With zero moving parts, the radiator may be one of the least "sexy" of all automotive components, yet the metallurgy behind brazed aluminum radiators is complex and fascinating. From the production of clad brazing sheet, to processing-structure relationships that enable corrosion-resistant "long life" aluminum alloys, to the forming of fins and tubes, to the chemistry of flux reactions and the controlled atmosphere brazing process, a surprising amount of materials science goes into the manufacturing of automotive radiators. This presentation will detail the historical development, materials engineering principles, and future prospects for brazed aluminum radiators. You may never look a radiator the same again!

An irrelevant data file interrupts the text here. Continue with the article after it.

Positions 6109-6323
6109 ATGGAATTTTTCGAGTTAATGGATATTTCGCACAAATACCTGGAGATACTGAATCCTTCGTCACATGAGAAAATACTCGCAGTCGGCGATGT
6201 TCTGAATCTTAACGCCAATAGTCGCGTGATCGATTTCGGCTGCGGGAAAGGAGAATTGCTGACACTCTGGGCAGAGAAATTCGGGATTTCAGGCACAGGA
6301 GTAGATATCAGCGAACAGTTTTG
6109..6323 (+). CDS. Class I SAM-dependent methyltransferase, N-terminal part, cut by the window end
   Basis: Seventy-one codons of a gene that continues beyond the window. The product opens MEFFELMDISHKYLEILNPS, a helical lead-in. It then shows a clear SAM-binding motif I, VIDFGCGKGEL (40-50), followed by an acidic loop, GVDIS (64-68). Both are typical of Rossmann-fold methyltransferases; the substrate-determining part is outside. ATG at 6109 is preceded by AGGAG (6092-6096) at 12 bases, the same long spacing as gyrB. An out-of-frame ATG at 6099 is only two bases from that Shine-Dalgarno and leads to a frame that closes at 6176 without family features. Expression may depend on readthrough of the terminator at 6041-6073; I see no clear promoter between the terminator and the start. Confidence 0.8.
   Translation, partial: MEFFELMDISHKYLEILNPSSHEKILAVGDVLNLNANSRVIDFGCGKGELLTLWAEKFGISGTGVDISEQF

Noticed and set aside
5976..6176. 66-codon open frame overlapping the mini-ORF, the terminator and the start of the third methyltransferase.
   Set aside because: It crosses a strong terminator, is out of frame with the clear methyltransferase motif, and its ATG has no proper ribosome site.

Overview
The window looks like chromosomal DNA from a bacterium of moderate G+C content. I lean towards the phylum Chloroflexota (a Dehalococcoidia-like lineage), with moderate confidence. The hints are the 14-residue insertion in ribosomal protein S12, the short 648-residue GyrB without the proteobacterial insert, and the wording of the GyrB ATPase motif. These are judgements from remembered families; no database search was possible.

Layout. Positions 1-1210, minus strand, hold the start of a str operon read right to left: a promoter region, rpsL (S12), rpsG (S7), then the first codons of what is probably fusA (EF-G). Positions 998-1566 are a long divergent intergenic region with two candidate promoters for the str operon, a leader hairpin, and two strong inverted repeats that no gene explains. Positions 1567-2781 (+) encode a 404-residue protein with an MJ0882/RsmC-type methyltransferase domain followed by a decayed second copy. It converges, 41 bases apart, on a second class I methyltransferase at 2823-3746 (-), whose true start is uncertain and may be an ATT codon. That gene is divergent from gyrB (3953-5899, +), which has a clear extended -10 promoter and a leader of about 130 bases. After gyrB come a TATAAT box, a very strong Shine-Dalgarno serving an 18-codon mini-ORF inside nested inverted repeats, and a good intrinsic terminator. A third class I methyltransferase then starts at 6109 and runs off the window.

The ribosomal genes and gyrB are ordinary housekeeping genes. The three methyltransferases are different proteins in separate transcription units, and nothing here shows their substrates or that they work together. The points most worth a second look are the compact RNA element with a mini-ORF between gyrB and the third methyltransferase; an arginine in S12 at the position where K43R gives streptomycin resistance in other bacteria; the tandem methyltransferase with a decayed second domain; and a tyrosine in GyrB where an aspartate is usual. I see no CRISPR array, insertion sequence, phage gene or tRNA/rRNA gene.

Dave Palmer is the Materials Engineering Supervisor for Modine Manufacturing's Chemical and Metallurgical Laboratory. He earned his B.S. from the Illinois Institute of Technology (2005) and his M.S. from the University of Wisconsin-Milwaukee (2014), both in Materials Science and Engineering. Prior to coming to Modine, he worked as a metallurgist and process engineer for several Milwaukee-area manufacturers, including Signicast, Hayes Brake, and the Evinrude Outboard Engines Division of BRP. He is also an adjunct instructor at Gateway Technical College, where he teaches Environmental Science in the Adult High School program. In addition, he teaches Aluminum 101 and Aluminum Metallurgy 201 for the American Foundry Society.
Online registration ends Friday, October 4.